Saturday, December 31, 2016

Media, Corporations and Democracy

Robert Reich has posted another excellent video, this one entitled "Trump and the Media." In it he outlines how Trump is using power, the law and public opinion to undermine the media and consolidate his own power. Many of my friends and colleagues have responded to this thoughtful analysis with a big "So what?!" They point out that the media has always been biased, that it's never been truly independent, that it's all owned by a couple of corporations and none of them can be trusted. So what's the big deal?

This is fallacious reasoning for three reasons.  First, no matter how bad the media gets, it doesn't make it any more or less important for our communities, our society and our Republic. And second, just because they are biased, not independent and privately owned, does not mean that they MUST be undeserving of our trust. And finally, by generalizing and giving up, we may actually be making matters worse for the few remaining journalists, editors and publishers out there who are still fulfilling their public mission. Cynicism about the media is not the same as skepticism.

Wednesday, December 28, 2016

Automation and the Future of Work

My mother sent me this TedX video of David Autor, an MIT Professor of Economics.  It's great.  I highly recommend it. Here is his paper on the subject offering even more detail.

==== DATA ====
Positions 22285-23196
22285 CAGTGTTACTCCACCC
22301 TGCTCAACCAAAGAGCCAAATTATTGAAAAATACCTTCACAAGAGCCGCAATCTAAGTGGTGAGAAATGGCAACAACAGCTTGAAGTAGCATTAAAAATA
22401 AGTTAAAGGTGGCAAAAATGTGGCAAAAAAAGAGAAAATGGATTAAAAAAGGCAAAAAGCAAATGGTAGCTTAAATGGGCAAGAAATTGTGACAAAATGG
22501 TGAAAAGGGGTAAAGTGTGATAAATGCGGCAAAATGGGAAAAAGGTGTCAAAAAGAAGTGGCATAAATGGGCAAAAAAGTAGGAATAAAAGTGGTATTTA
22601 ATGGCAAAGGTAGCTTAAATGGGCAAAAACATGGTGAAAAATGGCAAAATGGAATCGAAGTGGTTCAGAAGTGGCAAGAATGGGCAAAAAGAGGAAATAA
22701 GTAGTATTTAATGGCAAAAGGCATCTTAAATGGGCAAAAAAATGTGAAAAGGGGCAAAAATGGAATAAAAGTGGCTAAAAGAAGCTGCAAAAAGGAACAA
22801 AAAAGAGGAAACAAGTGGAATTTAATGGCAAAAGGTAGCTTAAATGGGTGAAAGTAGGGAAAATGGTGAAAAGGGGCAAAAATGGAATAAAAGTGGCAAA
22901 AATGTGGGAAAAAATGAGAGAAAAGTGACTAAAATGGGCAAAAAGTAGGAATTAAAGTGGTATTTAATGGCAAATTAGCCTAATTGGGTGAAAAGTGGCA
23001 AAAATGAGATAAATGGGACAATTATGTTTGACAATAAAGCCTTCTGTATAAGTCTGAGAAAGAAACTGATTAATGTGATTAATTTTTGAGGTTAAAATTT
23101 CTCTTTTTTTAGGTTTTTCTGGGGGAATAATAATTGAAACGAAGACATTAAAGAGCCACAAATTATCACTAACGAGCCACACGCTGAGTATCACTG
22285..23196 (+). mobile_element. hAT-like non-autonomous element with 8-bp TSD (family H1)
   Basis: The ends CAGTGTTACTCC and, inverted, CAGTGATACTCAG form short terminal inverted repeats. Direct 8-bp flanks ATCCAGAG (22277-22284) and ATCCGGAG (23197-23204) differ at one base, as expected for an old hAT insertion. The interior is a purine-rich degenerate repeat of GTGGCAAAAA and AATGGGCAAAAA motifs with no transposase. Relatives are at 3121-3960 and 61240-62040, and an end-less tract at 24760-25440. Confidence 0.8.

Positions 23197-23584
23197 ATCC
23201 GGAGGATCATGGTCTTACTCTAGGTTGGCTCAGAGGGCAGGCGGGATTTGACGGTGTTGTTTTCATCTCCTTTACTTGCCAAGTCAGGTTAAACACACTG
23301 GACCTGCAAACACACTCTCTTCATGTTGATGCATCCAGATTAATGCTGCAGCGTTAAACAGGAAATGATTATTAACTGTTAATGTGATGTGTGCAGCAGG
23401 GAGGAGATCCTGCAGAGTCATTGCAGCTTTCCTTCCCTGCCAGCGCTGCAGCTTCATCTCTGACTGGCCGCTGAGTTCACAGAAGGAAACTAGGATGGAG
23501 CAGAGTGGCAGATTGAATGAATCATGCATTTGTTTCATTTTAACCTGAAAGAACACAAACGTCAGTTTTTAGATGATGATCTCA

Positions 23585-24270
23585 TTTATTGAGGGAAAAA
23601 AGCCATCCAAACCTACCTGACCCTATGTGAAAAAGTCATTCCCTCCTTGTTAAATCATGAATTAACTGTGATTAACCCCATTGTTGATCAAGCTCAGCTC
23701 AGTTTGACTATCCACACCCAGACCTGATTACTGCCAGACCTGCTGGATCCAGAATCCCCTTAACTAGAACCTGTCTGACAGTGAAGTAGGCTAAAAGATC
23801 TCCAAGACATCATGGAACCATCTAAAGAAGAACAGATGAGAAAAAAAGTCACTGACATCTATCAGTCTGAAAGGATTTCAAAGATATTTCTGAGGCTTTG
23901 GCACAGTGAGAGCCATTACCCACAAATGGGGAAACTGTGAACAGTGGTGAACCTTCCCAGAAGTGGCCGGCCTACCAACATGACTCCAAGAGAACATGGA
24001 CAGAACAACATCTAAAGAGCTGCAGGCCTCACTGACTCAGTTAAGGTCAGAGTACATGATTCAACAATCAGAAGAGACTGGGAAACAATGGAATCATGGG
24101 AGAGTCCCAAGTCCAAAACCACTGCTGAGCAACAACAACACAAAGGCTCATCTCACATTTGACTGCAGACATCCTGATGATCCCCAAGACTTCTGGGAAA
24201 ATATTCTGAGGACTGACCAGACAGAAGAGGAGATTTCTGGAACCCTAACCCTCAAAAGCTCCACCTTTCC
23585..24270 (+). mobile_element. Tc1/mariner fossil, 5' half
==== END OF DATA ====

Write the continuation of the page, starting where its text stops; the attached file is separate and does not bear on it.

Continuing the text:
The impact of technology is all around us and just seems to accelerate leaving entire generations in lower-paid, less skilled jobs than they had only 30 years ago.  This chart clearly shows waves of losses and gains in US employment by sector between 1940 and 2010.

Saturday, December 24, 2016

More on the Facebook Fake News Story

Finally we have John Herrman's post from the Times that gets to the root of the "Fake News" story.   He gets it right and summarizes it better than I did in this previous post.  There are really three problems, the first of which is simply the nature of the World Wide Web and the Internet, which, like any truly global market, is practically unregulated in important ways.  Not much we can do about fake news here.  The second problem is user-generated content published on Facebook which are and will remain un-curated, the responsibility of Facebook users, much of it populated with ridiculous and unsubstantiated opinion and outright lies.  It'll be impossible for Facebook to be the arbiter of truth in this domain either.

Sunday, November 13, 2016

The Role of Facebook and Social Media in the Election of 2016 (edited)

This much is true:  "The post falsely claiming that the Pope endorsed Trump has more than 868,000 Facebook shares, while the story debunking it has 33,000.” And it may have had a significant effect in Trump's triumph, claims Cliff Kuang in this FastCoDesign post.  He's mistaken, however, when he asserts that this problem is a design flaw in Facebook specifically or social media in general.  Blaming Facebook for the impact of fake news on society is like blaming the effect of gossip transmitted via post or ATT on the post office or the phone company.  Unless, of course, we consider the scale of "sharing" afforded by social media...